Myriad Genetics Inc, Salt Lake City, introduces a new prognostic test, Myriad myPlan Lung Cancer, for patients diagnosed with early-stage lung adenocarcinoma.
myPlan Lung Cancer is an RNA expression panel of 31 cell-cycle-progression genes, in combination with tumor staging information, to determine a patient’s risk of dying from lung cancer within 5 years.
“Post-surgical treatment decisions for early-stage lung cancer patients are largely guided by tumor staging,” says Mark C. Capone, president, Myriad Genetics Laboratories. “However, the prognostic power of tumor stage alone is limited and there remain unacceptably high mortality rates for this patient population. Our test will empower physicians to know with confidence which patients should receive surgery alone versus those who may need more aggressive therapy.”
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The test has been extensively studied in more than 1,500 patients. In these studies, the test was shown to be significantly predictive of 5-year lung cancer mortality and considerably more predictive than tumor staging information alone.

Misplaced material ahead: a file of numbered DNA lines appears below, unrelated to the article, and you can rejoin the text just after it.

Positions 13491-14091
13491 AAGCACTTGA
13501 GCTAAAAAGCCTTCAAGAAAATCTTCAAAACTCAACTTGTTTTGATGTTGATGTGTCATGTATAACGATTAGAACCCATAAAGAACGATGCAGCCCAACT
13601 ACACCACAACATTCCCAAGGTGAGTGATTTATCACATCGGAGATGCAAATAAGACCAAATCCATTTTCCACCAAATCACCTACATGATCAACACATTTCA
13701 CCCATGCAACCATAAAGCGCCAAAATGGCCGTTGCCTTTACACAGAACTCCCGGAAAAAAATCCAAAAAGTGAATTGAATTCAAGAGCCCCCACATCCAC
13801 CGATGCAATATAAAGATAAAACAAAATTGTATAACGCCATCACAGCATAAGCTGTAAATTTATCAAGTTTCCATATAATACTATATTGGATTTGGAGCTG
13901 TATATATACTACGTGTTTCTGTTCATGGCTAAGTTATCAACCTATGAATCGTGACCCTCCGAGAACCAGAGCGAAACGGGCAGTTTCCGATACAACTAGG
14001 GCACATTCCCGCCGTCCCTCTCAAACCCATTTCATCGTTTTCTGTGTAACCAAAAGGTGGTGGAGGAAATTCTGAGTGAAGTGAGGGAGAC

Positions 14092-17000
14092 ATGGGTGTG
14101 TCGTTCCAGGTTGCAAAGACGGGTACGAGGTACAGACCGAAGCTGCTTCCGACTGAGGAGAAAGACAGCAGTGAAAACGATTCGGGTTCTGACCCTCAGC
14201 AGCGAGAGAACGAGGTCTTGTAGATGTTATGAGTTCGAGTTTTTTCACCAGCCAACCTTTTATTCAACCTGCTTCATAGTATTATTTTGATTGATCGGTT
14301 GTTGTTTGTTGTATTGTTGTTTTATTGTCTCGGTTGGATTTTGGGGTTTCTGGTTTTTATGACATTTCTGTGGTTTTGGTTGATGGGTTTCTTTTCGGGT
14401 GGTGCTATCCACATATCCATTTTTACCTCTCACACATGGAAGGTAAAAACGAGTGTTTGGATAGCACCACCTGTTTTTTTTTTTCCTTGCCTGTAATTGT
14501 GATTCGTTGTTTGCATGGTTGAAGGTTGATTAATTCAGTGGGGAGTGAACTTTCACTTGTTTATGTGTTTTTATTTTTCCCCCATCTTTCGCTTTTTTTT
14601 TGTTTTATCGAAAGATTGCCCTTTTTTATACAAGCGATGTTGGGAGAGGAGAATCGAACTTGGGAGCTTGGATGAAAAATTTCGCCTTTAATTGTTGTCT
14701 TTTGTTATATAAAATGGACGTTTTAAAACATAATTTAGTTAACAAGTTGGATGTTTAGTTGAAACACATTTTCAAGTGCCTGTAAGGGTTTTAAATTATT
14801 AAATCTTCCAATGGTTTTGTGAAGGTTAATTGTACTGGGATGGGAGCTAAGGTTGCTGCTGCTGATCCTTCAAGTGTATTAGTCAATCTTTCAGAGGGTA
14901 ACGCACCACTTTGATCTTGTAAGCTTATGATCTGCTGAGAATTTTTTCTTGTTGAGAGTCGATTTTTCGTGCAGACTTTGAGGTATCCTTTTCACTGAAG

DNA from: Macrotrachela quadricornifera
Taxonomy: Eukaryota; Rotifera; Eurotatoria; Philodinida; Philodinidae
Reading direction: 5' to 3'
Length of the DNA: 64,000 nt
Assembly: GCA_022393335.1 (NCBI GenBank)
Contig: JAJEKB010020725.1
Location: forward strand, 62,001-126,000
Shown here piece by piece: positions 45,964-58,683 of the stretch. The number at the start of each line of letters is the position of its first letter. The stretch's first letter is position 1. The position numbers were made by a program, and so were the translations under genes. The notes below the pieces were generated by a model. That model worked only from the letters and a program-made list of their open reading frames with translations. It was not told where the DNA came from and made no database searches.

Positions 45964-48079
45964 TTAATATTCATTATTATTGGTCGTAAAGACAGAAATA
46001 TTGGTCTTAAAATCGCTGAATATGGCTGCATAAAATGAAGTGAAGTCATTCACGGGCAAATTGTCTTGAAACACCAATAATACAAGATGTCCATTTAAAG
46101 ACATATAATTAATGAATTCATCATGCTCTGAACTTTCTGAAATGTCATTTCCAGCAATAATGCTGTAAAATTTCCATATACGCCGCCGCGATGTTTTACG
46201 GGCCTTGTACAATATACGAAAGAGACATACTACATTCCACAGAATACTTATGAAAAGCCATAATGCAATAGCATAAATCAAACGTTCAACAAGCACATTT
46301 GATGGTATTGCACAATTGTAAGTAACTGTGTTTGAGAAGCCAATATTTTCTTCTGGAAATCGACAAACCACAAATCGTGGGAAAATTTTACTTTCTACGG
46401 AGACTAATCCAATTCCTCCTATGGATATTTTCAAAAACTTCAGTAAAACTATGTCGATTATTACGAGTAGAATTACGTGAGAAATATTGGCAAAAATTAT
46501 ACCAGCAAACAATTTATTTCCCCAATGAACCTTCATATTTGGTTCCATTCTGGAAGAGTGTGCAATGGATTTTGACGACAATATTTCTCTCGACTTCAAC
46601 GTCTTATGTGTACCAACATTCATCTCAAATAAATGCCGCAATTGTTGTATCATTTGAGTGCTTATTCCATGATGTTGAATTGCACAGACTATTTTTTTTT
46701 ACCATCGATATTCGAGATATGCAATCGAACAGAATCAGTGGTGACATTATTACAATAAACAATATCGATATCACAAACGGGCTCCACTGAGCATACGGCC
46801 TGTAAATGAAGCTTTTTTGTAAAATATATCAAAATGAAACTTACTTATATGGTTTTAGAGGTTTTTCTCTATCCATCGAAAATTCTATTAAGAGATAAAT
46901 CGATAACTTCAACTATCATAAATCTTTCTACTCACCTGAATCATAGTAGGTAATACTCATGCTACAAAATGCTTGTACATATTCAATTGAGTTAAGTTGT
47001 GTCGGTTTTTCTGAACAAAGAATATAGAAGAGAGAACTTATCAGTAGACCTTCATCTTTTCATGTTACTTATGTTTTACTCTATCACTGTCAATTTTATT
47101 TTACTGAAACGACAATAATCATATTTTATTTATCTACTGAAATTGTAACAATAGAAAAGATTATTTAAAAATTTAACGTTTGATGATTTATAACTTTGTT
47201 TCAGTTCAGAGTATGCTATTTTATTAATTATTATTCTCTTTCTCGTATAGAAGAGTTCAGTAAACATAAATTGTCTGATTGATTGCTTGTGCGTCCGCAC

In a large validation study presented at the IASLC annual meeting, patients with a high-risk myPlan Lung Cancer score had nearly twice the rate of lung cancer deaths (35%) than patients with a low-risk score (18%). These findings build on data published in Clinical Cancer Research that showed the test is the strongest independent predictor of survival in patients with early-stage lung cancer as compared to the conventional clinical variables of disease progression, including age, stage of disease, gender, smoking status, and tumor size, according to the company.
The test is being released in a phased approach beginning with an early-access, clinical-experience program to medical and scientific thought leaders, followed by a full commercial launch in calendar year 2014.
It will be sold through Myriad’s specialty sales force.
In September, the company introduced Myriad myRisk Hereditary Cancer, a new multigene diagnostic test for eight major hereditary cancers including breast, colorectal, ovarian, endometrial, pancreatic, prostate, gastric, and melanoma.
[Source: Myriad Genetics]